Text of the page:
INDIANAPOLIS (AP) – Large employers have lost some confidence they’ll continue to offer health benefits, according to a survey from the consulting firm Watson Wyatt.

A total of 62 percent of employers were “very confident” they will still offer benefits 10 years from now, according to the survey, which was conducted late last year and in January. That’s down from 73 percent last year.

The drop marked the first decrease in employer confidence in the 14 years the survey has been conducted, according to Arlington, Va.-based Watson Wyatt. It did the survey with the National Business Group on Health.

The survey involved 489 U.S. employers across the country, each with anywhere from 1,000 employees to more than 25,000. The margin of error is plus or minus 4.4 percentage points.

The result reflects employer uncertainty about staying competitive in a fragile economy with health care costs rising faster than general inflation, a statement from Watson Wyatt said.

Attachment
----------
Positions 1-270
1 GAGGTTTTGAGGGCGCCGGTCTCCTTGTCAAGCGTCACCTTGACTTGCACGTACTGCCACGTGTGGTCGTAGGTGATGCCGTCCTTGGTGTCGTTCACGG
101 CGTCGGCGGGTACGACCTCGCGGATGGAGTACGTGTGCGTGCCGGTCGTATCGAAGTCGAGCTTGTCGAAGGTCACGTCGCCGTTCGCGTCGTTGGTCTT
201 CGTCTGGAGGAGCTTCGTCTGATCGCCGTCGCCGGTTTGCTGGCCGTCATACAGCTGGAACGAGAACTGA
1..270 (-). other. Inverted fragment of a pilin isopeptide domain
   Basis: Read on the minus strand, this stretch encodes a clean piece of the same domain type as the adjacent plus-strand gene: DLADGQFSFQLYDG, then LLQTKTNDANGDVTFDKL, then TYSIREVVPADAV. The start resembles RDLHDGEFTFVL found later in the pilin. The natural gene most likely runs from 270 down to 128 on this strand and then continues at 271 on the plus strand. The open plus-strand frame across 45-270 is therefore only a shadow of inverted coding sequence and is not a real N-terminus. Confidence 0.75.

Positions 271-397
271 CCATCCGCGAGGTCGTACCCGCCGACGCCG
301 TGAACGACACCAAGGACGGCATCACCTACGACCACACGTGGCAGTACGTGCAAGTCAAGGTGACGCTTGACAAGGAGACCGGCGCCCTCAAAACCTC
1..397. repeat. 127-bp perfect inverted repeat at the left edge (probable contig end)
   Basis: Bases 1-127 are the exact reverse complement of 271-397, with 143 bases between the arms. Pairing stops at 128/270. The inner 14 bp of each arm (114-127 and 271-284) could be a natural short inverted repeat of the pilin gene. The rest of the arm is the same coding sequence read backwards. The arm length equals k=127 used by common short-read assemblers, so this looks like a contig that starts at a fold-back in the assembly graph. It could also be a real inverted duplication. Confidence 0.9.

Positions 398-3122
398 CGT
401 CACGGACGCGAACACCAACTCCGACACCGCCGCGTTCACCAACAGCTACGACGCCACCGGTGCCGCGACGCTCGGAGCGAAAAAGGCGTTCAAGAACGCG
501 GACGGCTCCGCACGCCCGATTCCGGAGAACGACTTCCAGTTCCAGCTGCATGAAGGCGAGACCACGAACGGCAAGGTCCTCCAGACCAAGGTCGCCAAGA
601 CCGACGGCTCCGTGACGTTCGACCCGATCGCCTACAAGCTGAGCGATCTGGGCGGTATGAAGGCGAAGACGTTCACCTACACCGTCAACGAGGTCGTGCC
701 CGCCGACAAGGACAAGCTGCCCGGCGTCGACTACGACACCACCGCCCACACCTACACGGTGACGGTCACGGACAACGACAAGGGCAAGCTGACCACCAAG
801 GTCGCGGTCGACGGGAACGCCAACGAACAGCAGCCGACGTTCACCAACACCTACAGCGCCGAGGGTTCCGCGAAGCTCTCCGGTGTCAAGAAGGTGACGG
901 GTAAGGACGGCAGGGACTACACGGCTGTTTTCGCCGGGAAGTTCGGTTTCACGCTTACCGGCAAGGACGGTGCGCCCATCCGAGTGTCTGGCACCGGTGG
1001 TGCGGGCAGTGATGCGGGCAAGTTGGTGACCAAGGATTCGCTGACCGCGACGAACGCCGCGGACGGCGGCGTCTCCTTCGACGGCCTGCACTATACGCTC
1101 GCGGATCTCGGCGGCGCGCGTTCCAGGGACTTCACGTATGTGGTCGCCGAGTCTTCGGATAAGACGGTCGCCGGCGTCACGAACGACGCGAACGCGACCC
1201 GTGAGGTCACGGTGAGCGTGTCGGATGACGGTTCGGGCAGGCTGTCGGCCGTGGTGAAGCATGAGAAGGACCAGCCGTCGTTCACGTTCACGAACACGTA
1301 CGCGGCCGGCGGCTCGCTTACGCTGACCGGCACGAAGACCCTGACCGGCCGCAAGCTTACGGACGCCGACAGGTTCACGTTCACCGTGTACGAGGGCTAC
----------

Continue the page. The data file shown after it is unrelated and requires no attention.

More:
The company said last month its survey showed health care costs for large employers will climb 6 percent this year, for the third straight year.

But the study also found that most big companies won’t react by making radical benefit changes. Instead, they will continue to manage expenses with high-deductible health plans and programs aimed at improving employee health.

The full survey is being released Thursday.

AP-ES-03-12-09 1648EDT


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